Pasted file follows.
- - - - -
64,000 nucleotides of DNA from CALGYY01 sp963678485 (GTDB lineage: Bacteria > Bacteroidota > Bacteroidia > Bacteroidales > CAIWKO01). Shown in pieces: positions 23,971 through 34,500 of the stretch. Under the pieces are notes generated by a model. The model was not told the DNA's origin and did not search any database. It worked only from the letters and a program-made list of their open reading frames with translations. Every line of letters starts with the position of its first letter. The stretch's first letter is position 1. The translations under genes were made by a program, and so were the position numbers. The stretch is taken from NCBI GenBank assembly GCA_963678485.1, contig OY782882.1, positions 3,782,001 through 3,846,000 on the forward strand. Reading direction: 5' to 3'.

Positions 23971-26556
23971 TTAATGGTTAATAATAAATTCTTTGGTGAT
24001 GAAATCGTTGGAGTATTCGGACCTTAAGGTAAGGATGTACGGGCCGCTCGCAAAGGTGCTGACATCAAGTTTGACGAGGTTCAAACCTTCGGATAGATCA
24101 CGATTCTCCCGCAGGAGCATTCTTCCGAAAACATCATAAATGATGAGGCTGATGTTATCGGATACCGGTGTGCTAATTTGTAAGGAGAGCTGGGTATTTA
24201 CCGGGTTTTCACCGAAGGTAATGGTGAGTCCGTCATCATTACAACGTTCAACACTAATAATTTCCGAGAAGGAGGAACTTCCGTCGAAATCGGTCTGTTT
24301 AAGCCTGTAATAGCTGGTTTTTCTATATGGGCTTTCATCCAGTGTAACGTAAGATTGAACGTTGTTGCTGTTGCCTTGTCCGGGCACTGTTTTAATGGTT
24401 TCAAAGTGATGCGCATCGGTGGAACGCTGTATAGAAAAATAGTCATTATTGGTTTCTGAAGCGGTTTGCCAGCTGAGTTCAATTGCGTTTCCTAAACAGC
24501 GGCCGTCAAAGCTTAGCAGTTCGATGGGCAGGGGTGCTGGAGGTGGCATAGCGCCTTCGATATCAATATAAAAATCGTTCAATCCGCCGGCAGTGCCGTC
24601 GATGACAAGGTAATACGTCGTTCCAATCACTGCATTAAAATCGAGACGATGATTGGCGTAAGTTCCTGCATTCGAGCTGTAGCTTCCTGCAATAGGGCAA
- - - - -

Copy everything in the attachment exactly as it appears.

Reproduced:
64,000 nucleotides of DNA from CALGYY01 sp963678485 (GTDB lineage: Bacteria > Bacteroidota > Bacteroidia > Bacteroidales > CAIWKO01). Shown in pieces: positions 23,971 through 34,500 of the stretch. Under the pieces are notes generated by a model. The model was not told the DNA's origin and did not search any database. It worked only from the letters and a program-made list of their open reading frames with translations. Every line of letters starts with the position of its first letter. The stretch's first letter is position 1. The translations under genes were made by a program, and so were the position numbers. The stretch is taken from NCBI GenBank assembly GCA_963678485.1, contig OY782882.1, positions 3,782,001 through 3,846,000 on the forward strand. Reading direction: 5' to 3'.

Positions 23971-26556
23971 TTAATGGTTAATAATAAATTCTTTGGTGAT
24001 GAAATCGTTGGAGTATTCGGACCTTAAGGTAAGGATGTACGGGCCGCTCGCAAAGGTGCTGACATCAAGTTTGACGAGGTTCAAACCTTCGGATAGATCA
24101 CGATTCTCCCGCAGGAGCATTCTTCCGAAAACATCATAAATGATGAGGCTGATGTTATCGGATACCGGTGTGCTAATTTGTAAGGAGAGCTGGGTATTTA
24201 CCGGGTTTTCACCGAAGGTAATGGTGAGTCCGTCATCATTACAACGTTCAACACTAATAATTTCCGAGAAGGAGGAACTTCCGTCGAAATCGGTCTGTTT
24301 AAGCCTGTAATAGCTGGTTTTTCTATATGGGCTTTCATCCAGTGTAACGTAAGATTGAACGTTGTTGCTGTTGCCTTGTCCGGGCACTGTTTTAATGGTT
24401 TCAAAGTGATGCGCATCGGTGGAACGCTGTATAGAAAAATAGTCATTATTGGTTTCTGAAGCGGTTTGCCAGCTGAGTTCAATTGCGTTTCCTAAACAGC
24501 GGCCGTCAAAGCTTAGCAGTTCGATGGGCAGGGGTGCTGGAGGTGGCATAGCGCCTTCGATATCAATATAAAAATCGTTCAATCCGCCGGCAGTGCCGTC
24601 GATGACAAGGTAATACGTCGTTCCAATCACTGCATTAAAATCGAGACGATGATTGGCGTAAGTTCCTGCATTCGAGCTGTAGCTTCCTGCAATAGGGCAA